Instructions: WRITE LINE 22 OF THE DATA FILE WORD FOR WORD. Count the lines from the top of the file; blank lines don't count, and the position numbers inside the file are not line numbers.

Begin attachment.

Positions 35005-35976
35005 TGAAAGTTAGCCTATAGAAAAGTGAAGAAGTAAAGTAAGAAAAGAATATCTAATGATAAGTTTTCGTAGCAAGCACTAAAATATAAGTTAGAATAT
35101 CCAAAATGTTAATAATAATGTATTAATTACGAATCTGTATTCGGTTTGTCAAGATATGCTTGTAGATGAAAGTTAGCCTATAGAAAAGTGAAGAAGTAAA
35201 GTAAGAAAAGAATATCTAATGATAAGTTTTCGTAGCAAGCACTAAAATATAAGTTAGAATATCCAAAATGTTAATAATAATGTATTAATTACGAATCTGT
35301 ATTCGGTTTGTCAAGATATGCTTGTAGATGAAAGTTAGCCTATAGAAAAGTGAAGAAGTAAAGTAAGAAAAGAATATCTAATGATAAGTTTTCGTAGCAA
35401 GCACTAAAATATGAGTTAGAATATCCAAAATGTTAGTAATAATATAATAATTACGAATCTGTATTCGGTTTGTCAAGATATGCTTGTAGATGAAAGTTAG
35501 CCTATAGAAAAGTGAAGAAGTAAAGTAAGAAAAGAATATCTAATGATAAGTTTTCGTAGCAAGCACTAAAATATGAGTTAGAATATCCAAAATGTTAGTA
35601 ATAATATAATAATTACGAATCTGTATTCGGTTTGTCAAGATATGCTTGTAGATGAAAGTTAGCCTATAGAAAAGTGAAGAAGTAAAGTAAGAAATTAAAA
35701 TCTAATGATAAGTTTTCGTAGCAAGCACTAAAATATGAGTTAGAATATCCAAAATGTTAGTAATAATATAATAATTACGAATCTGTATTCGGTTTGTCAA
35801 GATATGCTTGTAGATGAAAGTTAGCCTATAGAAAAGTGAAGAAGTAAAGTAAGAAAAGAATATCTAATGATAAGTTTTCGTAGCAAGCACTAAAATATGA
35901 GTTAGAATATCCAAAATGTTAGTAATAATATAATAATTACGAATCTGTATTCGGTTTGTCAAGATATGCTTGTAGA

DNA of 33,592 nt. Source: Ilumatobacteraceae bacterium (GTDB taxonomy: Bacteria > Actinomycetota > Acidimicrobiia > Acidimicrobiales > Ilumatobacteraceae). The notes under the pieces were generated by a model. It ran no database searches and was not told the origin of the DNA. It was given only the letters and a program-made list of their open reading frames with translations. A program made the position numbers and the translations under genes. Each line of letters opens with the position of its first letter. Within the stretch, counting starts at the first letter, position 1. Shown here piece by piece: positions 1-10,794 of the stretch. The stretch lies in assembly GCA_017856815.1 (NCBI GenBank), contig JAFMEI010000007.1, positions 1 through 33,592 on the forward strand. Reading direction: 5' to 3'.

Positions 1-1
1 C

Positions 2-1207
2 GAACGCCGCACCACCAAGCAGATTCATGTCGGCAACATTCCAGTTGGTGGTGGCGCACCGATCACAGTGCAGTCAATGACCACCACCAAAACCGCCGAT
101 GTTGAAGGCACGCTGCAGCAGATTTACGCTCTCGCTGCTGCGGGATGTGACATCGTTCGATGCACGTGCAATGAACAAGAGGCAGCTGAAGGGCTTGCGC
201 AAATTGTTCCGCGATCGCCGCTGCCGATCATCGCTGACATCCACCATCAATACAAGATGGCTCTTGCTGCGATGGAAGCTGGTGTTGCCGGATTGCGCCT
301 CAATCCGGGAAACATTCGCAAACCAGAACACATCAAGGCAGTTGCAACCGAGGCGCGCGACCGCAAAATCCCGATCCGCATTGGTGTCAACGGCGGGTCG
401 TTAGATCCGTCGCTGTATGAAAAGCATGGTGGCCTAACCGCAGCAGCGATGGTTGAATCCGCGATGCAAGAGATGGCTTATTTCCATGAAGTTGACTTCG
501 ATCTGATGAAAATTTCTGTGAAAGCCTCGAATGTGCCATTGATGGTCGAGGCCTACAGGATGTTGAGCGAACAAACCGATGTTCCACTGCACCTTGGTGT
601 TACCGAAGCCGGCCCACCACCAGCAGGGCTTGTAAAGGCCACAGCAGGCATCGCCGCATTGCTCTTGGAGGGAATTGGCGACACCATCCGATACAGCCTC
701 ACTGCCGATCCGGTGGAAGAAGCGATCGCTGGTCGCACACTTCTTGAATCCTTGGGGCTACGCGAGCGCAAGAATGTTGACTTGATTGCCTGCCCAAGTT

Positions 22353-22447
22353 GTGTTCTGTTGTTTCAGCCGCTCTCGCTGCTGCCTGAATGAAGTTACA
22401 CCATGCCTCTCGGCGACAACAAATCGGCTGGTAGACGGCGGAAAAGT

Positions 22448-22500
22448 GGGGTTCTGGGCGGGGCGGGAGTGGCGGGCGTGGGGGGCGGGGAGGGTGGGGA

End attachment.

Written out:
601 TACCGAAGCCGGCCCACCACCAGCAGGGCTTGTAAAGGCCACAGCAGGCATCGCCGCATTGCTCTTGGAGGGAATTGGCGACACCATCCGATACAGCCTC